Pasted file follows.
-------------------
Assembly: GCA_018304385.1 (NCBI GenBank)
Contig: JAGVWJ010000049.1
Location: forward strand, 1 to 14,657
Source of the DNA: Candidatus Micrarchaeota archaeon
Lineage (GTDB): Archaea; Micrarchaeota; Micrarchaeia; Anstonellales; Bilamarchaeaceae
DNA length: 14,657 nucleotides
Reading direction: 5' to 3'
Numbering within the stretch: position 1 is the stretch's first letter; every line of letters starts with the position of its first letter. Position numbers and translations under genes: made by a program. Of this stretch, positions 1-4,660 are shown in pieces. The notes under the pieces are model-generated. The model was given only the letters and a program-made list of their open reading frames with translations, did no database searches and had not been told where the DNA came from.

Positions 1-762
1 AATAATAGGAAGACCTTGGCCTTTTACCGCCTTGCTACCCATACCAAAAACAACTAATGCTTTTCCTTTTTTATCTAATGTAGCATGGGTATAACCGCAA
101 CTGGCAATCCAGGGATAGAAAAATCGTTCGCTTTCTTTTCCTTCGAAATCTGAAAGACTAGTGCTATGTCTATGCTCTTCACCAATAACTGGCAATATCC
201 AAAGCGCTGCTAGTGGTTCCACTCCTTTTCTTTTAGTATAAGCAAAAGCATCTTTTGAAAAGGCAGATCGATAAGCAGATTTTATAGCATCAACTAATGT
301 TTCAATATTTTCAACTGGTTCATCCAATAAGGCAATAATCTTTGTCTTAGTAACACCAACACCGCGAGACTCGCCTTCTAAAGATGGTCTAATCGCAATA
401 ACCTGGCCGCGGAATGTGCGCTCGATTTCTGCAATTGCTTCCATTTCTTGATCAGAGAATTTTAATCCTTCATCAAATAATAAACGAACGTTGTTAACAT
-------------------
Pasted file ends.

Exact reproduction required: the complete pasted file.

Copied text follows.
Assembly: GCA_018304385.1 (NCBI GenBank)
Contig: JAGVWJ010000049.1
Location: forward strand, 1 to 14,657
Source of the DNA: Candidatus Micrarchaeota archaeon
Lineage (GTDB): Archaea; Micrarchaeota; Micrarchaeia; Anstonellales; Bilamarchaeaceae
DNA length: 14,657 nucleotides
Reading direction: 5' to 3'
Numbering within the stretch: position 1 is the stretch's first letter; every line of letters starts with the position of its first letter. Position numbers and translations under genes: made by a program. Of this stretch, positions 1-4,660 are shown in pieces. The notes under the pieces are model-generated. The model was given only the letters and a program-made list of their open reading frames with translations, did no database searches and had not been told where the DNA came from.

Positions 1-762
1 AATAATAGGAAGACCTTGGCCTTTTACCGCCTTGCTACCCATACCAAAAACAACTAATGCTTTTCCTTTTTTATCTAATGTAGCATGGGTATAACCGCAA
101 CTGGCAATCCAGGGATAGAAAAATCGTTCGCTTTCTTTTCCTTCGAAATCTGAAAGACTAGTGCTATGTCTATGCTCTTCACCAATAACTGGCAATATCC
201 AAAGCGCTGCTAGTGGTTCCACTCCTTTTCTTTTAGTATAAGCAAAAGCATCTTTTGAAAAGGCAGATCGATAAGCAGATTTTATAGCATCAACTAATGT
301 TTCAATATTTTCAACTGGTTCATCCAATAAGGCAATAATCTTTGTCTTAGTAACACCAACACCGCGAGACTCGCCTTCTAAAGATGGTCTAATCGCAATA
401 ACCTGGCCGCGGAATGTGCGCTCGATTTCTGCAATTGCTTCCATTTCTTGATCAGAGAATTTTAATCCTTCATCAAATAATAAACGAACGTTGTTAACAT